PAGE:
# Crypto (short)

## EASYDSA

In the code there is (k=genu*m(mod q)), so if we can get (k=1) decoding other stuff will be much easier. But u is random and there is assert (m%(q-1)!=0) so we can't use Fermat's little theorem that (aq-1=1(mod q)).
But maybe there is other exponent that gives (qexp=1)?
If so then exp divides (q-1) so we check divisors of (q-1). (q-1)/2 was first thing I checked and it works. With that decoding message is straightforward.

## open-gyckel-krypto

Let's say (mod=10250, a=p%mod, b=q%mod).
Then (p=mod*b+a, q=mod*a+b).
Then (n=mod^2*a*b + mod*(a*a+b*b) + a*b).
(a*b) is not longer than 500 digits, (a*a+b*b) is no longer than 501 digits (and first can only be 1 if 501 digits).
So (n%mod=(a*b)%mod, n/mod^3=(a*b)/mod+(+1))
So for both possibilities we do following:
From (a*b)%mod and (a*b)/mod we know a*b.
Also we can calculate mod*(a*a+b*b) as (n-a*b*(1+mod^2)).
So we can get (a*a+2*a*b+b*b) what is (a+b)^2.
At this point we can check if it's square and it is in second possibility, so from now on we calculate only this.
In the same manner we calculate (a-b)^2 and from that we get a and b. That gives us p and q so we can decode message.

## Tulpan257

k is length of flag + 1, all polynomials are over Zmod257.
We are given random polynomial of degree k+1 and 107 values ai. Let's call m(x) - polynomial masked. We know that with about 60% chance ai is m(i) otherwise it's some random number.
If we have 26 correct values for m(i) we can interpolate it and that's our goal.
So I wrote a program that takes 26 random indices and interpolates m(x) assuming those values are correct.
To check if it's correct m(x) I check for each ai if it fits. Bad guesses should not match for more than 30 indices and correct guess should match for about 60. So each time guess is better than all previous I print it.
The probability that all choose indices is about (0.6**26) so about one in a million (not really but kind of). With my not so efficient c++ implementation it took about 9min with about 3.5 million guesses. Here's the polynomial:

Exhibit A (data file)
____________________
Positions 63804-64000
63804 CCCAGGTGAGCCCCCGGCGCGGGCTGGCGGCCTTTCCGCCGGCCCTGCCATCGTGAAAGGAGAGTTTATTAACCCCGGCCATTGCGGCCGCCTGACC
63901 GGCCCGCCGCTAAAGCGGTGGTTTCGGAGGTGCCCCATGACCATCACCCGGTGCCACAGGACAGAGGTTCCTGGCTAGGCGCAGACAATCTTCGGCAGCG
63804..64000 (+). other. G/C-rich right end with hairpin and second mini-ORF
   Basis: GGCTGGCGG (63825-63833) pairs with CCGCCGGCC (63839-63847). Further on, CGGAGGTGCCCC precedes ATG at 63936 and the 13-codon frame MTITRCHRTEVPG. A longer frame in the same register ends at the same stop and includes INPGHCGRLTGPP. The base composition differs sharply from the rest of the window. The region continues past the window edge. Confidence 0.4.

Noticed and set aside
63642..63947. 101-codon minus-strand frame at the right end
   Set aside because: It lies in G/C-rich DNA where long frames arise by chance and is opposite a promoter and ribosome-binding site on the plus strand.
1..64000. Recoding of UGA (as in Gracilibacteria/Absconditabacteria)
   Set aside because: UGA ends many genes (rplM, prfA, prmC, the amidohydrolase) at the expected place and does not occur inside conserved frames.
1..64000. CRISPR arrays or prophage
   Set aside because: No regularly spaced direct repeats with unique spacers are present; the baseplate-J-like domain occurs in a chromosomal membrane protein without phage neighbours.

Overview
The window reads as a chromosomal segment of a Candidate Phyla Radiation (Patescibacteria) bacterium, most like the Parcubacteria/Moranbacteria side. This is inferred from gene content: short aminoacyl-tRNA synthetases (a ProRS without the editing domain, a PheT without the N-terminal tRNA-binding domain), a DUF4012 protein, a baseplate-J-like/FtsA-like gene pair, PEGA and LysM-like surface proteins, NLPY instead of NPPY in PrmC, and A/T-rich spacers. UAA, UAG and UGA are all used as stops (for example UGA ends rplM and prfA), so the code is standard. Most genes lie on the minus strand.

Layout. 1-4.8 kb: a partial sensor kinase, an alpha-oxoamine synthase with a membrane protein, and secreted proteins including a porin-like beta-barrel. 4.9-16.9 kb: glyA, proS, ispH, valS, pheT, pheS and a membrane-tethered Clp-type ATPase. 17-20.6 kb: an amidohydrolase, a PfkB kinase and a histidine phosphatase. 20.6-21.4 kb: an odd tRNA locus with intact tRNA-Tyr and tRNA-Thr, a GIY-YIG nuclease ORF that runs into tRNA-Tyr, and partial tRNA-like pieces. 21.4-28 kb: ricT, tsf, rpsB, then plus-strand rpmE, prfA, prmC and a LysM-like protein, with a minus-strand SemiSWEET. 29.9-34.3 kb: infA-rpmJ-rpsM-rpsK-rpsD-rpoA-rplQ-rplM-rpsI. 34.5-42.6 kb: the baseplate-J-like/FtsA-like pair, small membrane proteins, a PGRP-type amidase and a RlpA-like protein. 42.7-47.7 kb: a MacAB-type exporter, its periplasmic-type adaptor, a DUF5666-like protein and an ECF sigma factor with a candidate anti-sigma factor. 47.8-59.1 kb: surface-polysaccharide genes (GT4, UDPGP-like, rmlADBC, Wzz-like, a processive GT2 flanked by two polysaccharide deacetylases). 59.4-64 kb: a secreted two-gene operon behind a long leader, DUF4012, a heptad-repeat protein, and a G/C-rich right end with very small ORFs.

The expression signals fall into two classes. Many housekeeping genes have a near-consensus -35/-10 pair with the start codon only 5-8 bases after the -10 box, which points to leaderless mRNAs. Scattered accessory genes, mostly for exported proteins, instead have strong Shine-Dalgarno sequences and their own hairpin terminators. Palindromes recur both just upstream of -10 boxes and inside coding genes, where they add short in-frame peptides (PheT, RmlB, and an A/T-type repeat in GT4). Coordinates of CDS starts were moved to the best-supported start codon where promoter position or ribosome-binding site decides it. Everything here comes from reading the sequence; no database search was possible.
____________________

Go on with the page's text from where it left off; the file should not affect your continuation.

138 + 65*x + 77*x^2 + 143*x^3 + 200*x^4 + 174*x^5 + 177*x^6 + 59*x^7 + 122*x^8 + 87*x^9 + 28*x^10 + 150*x^11 + 123*x^12 + 53*x^13 + 46*x^14 + 105*x^15 + 199*x^16 + 133*x^17 + 76*x^18 + 235*x^19 + 95*x^20 + 215*x^21 + 233*x^22 + 158*x^23 + 181*x^24 + 136*x^25.

So know we have to get flag from m(x). We know flag was converted to polynomial of degree 25 and we are given r(x) of degree 26. We know that (m(x)=(r(x)*flag(x))%(x^26+1)).
If we say that flag(x)=sum(bix^i) we get 26 equations for bi. We also know that (b25=0). Then we solve this system of equations and get the flag.

## pgp-com

So we are given private key A, and three messages. First and third are encoded with public keys A, B, C. Second has only keys B, C so we don't know how to decoded.
But in third message there is:

``````We have received some indications that our PGP implementation has problems with randomness.
The dev team is currently working on fixing the issue.
``````

From now on our goal is to decode first and third session key.
I couldn't find any useful tools, so I did is mostly manually. My steps were:

• export private key to pem,
• using openssl get p, q etc.
• using gpg --list-packets --verbose get data with encrypted session keys,
• decrypt session keys using private RSA key.

Then we see that:

``````key1 = '0000000000000000000000000000000000000000000000000000000000001336'
key3 = '0000000000000000000000000000000000000000000000000000000000001338'
``````

(keys in hex).

So the guess is that: `key2 = '0000000000000000000000000000000000000000000000000000000000001337'`
I didn't want to decode AES and everything else manually so I did following (#nr is reffering to linked document):

• constructed message as in #7.2.1,
• encrypted it with given private RSA key,
• constructed Public-Key Encrypted Session Key Packet as in #5.1
• in message2 swapped one of the said packets with my packet,
• decoded it using gpg.

That gives us message containing flag.

``````From: Midnight Sun CTF Admin <admin@midnightsunctf.se>
To: Midnight Sun CTF Devteam maillist <devs@midnightsunctf.se>
Subject:
Date: 2019-04-02 17:27:07

Hi,

How could you implement a system with such bad session key generation!?